To sell more profitable subprime mortgages, mortgage companies bundled the debt into consolidation packages and sold the debt on to other finance companies. In other words, mortgage companies borrowed to be able to lend mortgages. For example, the lending was not financed out of saving accounts (Mortgage Guide).
These mortgage debts were bought by financial intermediaries. The idea was to spread the risk, but, actually it just spread the problem. Usually subprime mortgages would have a high risk assessment rating. But, when the mortgage bundles got passed onto other lenders, rating agencies gave these risky subprime mortgages a low risk rating. Therefore, the financial system denied the extent of risk in their balance sheets (Mortgage Guide).
Many of these mortgages charged a balloon interest rate in which, they charge low interest rates in the initial period, but at the end of the introductory period interest rates rise rapidly (Mortgage Guide).
In 2007, the US had to increase interest rates because of inflation (BBC). This made mortgage payments more expensive. Furthermore, many homeowners who had taken out mortgages two years earlier now faced ballooning mortgage payments as their introductory period ended. Homeowners also faced lower disposable income because of rising health care costs, rising petrol prices and rising food prices.
This caused This caused a rise in mortgage defaults, as many new homeowners could not afford mortgage payments. These defaults also signaled the end of the US housing boom. US house prices started to fall and this caused more mortgage problems. For example, people with 100% mortgages now faced negative equity (Mortgage Guide). It also meant that the loans were no longer secured. If people did default, the bank couldn't guarantee to recoup the initial loan.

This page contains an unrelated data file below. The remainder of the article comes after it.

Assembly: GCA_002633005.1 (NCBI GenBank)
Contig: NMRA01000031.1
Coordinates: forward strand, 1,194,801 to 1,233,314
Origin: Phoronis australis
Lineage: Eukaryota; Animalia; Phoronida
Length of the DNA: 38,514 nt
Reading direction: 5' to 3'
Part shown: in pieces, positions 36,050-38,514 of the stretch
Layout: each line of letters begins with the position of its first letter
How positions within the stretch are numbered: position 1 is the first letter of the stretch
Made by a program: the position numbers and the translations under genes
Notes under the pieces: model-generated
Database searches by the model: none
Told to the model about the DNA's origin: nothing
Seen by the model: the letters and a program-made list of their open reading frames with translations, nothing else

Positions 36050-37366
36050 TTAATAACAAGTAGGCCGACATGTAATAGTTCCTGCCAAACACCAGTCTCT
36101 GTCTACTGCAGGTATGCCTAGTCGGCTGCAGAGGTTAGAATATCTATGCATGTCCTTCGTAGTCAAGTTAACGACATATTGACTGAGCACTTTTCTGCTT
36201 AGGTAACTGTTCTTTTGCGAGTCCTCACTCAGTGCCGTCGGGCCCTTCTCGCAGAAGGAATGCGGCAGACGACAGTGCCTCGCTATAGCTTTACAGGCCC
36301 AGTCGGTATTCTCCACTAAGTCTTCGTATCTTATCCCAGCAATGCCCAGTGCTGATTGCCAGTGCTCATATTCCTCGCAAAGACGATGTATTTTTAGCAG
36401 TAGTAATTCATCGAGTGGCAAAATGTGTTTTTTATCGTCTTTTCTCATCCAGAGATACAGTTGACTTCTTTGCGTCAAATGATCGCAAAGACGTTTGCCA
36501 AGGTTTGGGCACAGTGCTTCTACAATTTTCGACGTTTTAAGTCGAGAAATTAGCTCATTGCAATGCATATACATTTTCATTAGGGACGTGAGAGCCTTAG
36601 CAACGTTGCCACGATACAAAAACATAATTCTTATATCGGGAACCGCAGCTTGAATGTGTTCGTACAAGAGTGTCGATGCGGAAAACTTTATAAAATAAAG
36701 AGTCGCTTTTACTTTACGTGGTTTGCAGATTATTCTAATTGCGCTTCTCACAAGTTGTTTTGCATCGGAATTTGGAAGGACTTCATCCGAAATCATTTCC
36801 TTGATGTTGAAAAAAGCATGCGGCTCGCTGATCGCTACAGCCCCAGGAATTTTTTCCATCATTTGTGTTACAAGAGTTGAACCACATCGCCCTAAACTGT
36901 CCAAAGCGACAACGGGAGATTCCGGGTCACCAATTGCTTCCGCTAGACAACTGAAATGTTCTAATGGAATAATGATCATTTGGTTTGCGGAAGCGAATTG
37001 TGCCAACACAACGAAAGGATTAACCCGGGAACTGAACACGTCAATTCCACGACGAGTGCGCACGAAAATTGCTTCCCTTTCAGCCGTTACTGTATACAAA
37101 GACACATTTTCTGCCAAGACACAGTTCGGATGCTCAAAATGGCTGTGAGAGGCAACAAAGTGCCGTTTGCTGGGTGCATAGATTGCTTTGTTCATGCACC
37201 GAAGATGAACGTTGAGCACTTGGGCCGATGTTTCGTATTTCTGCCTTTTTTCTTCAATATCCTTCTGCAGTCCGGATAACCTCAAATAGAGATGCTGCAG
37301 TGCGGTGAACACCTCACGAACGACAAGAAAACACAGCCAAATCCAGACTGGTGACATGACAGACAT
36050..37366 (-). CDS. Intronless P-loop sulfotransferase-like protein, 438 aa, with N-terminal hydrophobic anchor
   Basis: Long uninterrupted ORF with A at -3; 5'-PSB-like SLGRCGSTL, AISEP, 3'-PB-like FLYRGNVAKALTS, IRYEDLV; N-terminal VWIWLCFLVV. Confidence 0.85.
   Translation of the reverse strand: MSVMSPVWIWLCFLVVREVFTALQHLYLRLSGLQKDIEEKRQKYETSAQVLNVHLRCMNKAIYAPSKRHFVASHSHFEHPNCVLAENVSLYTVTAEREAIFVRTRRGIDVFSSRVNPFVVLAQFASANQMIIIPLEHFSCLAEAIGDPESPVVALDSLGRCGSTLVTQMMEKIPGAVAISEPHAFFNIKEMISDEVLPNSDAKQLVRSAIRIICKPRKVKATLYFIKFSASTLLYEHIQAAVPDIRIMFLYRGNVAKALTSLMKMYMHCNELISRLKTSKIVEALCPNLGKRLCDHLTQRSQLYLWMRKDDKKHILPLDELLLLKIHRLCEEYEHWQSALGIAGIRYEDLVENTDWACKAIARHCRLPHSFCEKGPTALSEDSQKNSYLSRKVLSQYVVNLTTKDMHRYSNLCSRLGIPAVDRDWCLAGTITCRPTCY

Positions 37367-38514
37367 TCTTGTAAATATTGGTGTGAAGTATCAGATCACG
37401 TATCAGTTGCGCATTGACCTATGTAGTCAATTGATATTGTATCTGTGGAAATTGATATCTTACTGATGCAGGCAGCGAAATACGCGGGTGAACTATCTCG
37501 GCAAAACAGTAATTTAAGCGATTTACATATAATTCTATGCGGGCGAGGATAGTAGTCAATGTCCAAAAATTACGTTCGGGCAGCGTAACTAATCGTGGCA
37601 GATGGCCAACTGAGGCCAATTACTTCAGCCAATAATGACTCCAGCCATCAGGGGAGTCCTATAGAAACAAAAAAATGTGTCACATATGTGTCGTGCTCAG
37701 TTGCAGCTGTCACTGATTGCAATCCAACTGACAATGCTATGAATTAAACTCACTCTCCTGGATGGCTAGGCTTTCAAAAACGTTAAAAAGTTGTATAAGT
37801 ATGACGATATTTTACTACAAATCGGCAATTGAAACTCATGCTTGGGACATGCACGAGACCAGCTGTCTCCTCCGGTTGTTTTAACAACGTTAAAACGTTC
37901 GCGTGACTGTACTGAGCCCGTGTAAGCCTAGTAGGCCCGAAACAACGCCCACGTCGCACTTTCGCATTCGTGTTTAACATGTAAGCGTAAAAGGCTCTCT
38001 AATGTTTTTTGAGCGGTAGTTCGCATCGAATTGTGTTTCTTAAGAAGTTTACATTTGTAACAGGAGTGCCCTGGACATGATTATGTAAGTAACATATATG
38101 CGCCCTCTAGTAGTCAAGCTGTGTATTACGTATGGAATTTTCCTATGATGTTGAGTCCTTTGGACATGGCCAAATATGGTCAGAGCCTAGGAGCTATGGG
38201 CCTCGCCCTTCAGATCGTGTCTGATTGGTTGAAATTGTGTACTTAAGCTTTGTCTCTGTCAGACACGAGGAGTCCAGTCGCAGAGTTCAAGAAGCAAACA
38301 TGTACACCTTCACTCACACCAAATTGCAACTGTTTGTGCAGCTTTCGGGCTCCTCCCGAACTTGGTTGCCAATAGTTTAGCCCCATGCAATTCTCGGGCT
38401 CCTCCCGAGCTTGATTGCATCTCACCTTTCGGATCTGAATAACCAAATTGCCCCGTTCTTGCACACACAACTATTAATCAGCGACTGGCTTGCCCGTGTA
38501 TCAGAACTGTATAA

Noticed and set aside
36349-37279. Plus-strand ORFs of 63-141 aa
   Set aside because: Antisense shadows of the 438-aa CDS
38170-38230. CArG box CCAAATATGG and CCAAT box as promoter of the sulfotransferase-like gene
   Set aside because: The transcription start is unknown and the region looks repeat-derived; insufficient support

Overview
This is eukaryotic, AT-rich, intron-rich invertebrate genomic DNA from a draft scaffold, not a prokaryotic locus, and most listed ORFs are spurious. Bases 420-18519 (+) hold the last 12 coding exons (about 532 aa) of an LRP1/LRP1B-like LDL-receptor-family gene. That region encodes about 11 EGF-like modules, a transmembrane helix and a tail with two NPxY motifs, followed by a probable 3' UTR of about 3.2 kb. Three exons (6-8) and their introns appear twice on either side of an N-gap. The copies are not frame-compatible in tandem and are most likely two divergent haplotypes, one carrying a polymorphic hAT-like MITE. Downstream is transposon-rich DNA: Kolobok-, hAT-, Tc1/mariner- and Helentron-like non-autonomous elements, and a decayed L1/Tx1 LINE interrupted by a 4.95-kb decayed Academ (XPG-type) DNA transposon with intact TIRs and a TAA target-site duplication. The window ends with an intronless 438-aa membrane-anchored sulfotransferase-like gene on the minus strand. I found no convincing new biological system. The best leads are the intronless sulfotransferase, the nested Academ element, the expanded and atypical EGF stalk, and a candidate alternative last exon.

The number of defaults caused many medium sized US mortgage companies to go bankrupt. However, the losses weren't confined to mortgage lenders, many banks also lost billions of pounds in the bad mortgage debt they had bought off US mortgage companies. Banks had to write off large losses and this made them reluctant to make any further lending, especially in the now dangerous subprime sector (Shah).
The result was that all around the world, it became very difficult to raise funds and borrow money. The cost of interbank lending had increased significantly. Often it was very difficult to borrow any money at all. This affected many firms who had been exposed to the subprime lending. It also affected a wide variety of firms who now have difficulty borrowing money (Shah).
The slowdown in borrowing has contributed to a slowing economy with the possibility of recession in the US and all around the world.
Credit Crunch in the UK
UK mortgage lenders did not lend so many bad mortgages. Although mortgage lending became more relaxed in the past few years, it still had more controls in place than the US. However, it caused very